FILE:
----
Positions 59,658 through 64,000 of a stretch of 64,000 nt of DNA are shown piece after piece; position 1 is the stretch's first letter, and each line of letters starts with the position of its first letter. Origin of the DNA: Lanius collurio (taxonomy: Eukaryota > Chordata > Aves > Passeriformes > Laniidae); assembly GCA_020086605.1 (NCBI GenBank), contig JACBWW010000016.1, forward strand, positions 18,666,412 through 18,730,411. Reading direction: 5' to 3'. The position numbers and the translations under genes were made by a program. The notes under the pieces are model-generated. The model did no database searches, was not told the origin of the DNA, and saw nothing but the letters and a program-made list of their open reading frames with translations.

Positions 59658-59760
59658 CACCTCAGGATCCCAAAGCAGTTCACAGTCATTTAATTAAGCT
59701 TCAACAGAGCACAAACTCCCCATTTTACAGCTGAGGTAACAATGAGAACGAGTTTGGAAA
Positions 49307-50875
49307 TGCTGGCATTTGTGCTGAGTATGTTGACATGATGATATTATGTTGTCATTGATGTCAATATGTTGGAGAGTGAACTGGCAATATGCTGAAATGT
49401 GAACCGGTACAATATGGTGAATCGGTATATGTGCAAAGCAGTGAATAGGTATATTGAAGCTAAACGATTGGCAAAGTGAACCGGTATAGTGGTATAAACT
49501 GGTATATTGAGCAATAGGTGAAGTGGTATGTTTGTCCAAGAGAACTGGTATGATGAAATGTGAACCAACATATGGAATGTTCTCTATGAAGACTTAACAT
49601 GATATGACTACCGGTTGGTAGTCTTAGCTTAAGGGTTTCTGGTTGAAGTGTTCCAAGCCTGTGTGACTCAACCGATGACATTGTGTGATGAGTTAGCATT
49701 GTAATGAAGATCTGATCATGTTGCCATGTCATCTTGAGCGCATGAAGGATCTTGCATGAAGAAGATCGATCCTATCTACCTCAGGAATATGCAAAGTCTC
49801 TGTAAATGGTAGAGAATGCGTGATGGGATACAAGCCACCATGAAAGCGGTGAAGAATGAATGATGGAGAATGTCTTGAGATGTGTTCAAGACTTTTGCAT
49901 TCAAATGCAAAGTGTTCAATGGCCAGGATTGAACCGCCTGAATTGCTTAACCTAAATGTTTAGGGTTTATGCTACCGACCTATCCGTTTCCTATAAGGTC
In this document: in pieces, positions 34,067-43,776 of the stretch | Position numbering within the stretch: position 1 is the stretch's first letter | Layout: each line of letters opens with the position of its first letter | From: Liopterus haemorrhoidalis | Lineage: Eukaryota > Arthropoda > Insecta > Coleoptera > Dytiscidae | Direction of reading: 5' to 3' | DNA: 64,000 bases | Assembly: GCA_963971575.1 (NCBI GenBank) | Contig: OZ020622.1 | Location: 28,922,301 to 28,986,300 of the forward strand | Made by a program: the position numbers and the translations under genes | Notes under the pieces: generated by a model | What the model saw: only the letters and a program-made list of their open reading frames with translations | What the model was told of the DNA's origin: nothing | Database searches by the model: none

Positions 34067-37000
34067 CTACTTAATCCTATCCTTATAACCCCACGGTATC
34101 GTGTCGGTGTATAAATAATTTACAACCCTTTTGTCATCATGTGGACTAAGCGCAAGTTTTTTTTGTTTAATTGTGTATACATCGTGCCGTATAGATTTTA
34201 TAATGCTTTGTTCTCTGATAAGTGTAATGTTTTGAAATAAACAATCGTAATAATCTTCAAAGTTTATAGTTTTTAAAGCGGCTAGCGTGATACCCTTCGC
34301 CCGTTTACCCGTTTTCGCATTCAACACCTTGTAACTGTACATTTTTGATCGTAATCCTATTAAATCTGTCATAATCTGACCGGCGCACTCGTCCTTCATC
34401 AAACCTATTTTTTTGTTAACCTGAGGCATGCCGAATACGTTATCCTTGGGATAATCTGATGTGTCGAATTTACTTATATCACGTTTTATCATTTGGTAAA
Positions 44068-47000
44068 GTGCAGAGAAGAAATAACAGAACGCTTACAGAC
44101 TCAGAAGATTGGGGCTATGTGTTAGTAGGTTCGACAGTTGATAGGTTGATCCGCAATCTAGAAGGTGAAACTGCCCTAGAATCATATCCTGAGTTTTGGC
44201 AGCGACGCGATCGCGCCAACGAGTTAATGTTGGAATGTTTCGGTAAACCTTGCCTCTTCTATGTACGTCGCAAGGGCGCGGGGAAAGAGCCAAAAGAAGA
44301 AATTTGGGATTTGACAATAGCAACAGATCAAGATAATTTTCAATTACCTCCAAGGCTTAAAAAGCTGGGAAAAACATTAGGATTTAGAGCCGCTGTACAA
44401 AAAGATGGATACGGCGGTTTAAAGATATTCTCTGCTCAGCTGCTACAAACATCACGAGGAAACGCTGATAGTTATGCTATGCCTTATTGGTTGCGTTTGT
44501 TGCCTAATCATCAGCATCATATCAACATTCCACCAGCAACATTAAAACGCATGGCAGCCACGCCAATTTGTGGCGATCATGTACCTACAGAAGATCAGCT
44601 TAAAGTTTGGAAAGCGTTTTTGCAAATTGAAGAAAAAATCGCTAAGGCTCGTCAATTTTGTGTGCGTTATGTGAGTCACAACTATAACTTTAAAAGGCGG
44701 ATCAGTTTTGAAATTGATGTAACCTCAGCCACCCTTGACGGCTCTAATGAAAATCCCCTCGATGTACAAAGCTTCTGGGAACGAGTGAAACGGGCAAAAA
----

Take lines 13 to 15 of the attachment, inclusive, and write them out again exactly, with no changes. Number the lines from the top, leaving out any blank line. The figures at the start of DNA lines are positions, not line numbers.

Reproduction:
In this document: in pieces, positions 34,067-43,776 of the stretch | Position numbering within the stretch: position 1 is the stretch's first letter | Layout: each line of letters opens with the position of its first letter | From: Liopterus haemorrhoidalis | Lineage: Eukaryota > Arthropoda > Insecta > Coleoptera > Dytiscidae | Direction of reading: 5' to 3' | DNA: 64,000 bases | Assembly: GCA_963971575.1 (NCBI GenBank) | Contig: OZ020622.1 | Location: 28,922,301 to 28,986,300 of the forward strand | Made by a program: the position numbers and the translations under genes | Notes under the pieces: generated by a model | What the model saw: only the letters and a program-made list of their open reading frames with translations | What the model was told of the DNA's origin: nothing | Database searches by the model: none

Positions 34067-37000
34067 CTACTTAATCCTATCCTTATAACCCCACGGTATC